Sunday, November 29, 2009

Meeting Ch'oe Yun

Ch'oe Yun

On Friday evening, I attended the Daesan Foundation's annual literary awards ceremony because I had acted as one of the judges for the best recent English translation of Korean literature. This might sound surprising to those who know me since they also know how dreadful my Korean is. I am also surprised. I can only surmise that the generous Daesan people wanted my participation on the committee of judges as a literary critic who is also a native speaker of English.

At any rate, I was a judge (제프리 하지스) and was given the enjoyable opportunity to read about ten volumes of mostly fine Korean writing in English translation. Selecting a best volume was not easy, but I think that the right choice was made in awarding the Daesan Literary Award for Translation to Bruce Fulton and Ju-Chan Fulton for their translation of Ch'oe Yun's volume of three stories, There a Petal Silently Falls. This volume is published by Columbia University Press, which well describes its contents:
In this collection's title work, There a Petal Silently Falls, Ch'oe explores both the genesis and the aftershocks of historical outrages such as the Kwangju Massacre of 1980, in which a reported 2,000 civilians were killed for protesting government military rule. The novella follows the wanderings of a girl traumatized by her mother's murder and strikes home the injustice of state-sanctioned violence against men and especially women. "Whisper Yet" illuminates the harsh treatment of leftist intellectuals during the years of national division, at the same time offering the hope of reconciliation between ideological enemies. The third story, "The Thirteen-Scent Flower," satirizes consumerism and academic rivalries by focusing on a young man and woman who engender an exotic flower that is coveted far and wide for its various fragrances.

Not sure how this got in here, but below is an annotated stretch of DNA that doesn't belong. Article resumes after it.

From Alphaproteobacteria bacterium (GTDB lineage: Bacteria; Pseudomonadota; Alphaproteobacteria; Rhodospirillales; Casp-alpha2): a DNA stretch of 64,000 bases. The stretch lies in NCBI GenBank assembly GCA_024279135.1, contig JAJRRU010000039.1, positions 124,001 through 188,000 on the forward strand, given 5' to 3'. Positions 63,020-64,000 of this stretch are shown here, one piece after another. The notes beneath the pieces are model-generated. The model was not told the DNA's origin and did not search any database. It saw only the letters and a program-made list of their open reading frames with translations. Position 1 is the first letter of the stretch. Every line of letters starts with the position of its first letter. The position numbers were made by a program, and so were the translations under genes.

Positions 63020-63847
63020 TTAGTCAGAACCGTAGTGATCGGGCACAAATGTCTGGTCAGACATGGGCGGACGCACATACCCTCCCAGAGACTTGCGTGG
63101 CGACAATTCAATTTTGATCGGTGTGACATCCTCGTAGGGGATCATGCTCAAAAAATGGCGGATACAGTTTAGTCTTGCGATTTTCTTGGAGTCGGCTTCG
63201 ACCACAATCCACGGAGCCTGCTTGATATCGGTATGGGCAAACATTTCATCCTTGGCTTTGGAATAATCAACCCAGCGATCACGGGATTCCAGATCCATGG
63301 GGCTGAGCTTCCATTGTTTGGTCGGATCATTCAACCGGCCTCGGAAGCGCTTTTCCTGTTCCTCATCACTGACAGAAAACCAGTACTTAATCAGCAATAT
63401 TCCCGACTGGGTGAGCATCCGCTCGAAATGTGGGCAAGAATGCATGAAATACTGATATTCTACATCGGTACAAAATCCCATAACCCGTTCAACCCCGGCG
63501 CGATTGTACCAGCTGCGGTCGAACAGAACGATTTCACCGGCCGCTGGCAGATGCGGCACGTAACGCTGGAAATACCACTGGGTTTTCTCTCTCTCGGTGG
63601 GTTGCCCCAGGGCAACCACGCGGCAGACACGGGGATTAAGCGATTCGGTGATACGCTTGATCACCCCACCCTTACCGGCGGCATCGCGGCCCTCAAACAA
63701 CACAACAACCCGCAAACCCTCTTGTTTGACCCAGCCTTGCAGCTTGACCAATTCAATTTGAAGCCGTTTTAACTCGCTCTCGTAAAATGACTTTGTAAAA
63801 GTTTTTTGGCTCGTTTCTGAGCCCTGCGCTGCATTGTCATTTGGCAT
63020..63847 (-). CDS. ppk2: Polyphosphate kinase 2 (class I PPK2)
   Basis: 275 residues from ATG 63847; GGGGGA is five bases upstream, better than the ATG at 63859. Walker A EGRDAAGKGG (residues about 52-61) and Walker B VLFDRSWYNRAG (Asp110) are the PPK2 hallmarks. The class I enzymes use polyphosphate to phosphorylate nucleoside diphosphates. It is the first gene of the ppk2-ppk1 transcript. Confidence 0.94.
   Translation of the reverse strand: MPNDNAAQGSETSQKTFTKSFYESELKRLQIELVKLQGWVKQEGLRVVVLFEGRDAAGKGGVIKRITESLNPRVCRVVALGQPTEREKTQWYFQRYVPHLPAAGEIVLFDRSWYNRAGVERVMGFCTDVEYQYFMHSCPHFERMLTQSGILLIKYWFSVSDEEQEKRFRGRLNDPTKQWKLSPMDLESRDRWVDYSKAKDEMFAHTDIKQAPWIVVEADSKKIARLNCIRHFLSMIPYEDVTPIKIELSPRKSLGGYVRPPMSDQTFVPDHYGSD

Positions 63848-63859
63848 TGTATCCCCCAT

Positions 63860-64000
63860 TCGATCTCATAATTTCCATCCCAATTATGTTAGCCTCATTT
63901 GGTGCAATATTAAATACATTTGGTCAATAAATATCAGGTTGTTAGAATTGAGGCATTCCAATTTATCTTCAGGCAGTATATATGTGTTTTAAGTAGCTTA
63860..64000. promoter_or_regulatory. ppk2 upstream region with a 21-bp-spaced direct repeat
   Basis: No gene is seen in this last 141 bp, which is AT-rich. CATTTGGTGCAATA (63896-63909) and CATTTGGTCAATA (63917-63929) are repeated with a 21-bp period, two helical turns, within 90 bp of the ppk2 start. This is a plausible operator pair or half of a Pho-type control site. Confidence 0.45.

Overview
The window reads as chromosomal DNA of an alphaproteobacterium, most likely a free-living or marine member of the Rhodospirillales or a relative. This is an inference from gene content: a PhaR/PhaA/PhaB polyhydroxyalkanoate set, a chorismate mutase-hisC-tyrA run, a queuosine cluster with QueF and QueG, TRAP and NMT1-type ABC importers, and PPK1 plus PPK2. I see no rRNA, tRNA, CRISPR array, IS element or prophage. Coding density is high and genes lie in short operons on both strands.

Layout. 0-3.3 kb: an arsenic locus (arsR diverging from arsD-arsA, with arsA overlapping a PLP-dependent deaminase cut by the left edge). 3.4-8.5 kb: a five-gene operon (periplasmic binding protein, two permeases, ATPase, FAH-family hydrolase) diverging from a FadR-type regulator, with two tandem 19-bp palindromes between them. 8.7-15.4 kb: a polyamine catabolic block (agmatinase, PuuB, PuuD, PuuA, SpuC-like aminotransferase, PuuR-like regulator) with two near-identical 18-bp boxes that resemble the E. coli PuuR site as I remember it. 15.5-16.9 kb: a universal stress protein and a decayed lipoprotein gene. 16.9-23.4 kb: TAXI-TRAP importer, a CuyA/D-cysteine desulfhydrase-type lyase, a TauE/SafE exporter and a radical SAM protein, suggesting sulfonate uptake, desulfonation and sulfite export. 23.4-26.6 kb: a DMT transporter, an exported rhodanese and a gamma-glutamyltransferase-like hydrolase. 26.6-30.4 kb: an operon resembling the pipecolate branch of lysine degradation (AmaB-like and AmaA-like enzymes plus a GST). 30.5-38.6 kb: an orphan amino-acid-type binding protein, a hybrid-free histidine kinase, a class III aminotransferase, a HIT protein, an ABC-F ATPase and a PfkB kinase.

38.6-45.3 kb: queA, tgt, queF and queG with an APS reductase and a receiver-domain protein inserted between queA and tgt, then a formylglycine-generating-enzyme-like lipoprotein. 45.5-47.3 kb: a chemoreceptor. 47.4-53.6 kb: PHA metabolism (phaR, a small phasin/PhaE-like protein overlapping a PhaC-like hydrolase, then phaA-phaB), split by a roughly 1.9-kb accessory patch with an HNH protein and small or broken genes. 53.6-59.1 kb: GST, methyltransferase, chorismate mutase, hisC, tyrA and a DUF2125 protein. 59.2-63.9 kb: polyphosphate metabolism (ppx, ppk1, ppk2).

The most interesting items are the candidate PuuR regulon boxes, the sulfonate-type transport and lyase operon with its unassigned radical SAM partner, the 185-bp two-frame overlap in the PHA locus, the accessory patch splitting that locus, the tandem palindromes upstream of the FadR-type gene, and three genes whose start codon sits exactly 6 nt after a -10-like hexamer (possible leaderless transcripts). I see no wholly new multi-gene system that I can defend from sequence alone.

Despite my ardent appreciation of these well-written and well-translated stories, I committed the faux pas of failing to recognize the author herself although she was seated beside me at dinner during the awards ceremony. Actually, my failure is not so surprising in itself. I had never seen a photograph of Ch'oe Yun. The actual false step was in failing to recognize her name when we exchanged cards:
"Only two names?" I remarked. "That's unusual for a Korean. Koreans usually have three, don't they?"

"It's a pen name," she explained.

"Oh," I said. "What have you written?"

"The translation of my book," she explained, smiling, "was awarded this year's literary prize."

"Oh!" I exclaimed. "That's you! I was one of the judges."

"Did you like the book?" she asked, still smiling.

"Very much," I assured her.
The forgiving Ms. Yun and I then had a most interesting conversation, which I probably shouldn't detail here since she is somewhat of a public figure, and our talk was likely considered off the record. Suffice it to say that we spoke of our years in Europe and the changes that we've seen wrought there by immigration and multiculturalism, particularly the widespread disappearance of Christianity's cultural influence in much of Europe.

More important, anyway, is her writing, so here are the opening lines -- translated by the Fultons -- from There a Petal Silently Falls:
As you pass by the grave sites scattered throughout the city, you may encounter her, a girl whose maroon velvet dress barely covers her, a girl who lingers near the burial mounds. Please don't stop if she approaches you, and don't look back once she's passed you by. If your eye should be drawn to the flesh showing between the folds of that torn soiled dress, or drawn to something resembling a wound, walk away with downcast eyes as if you hadn't seen a thing.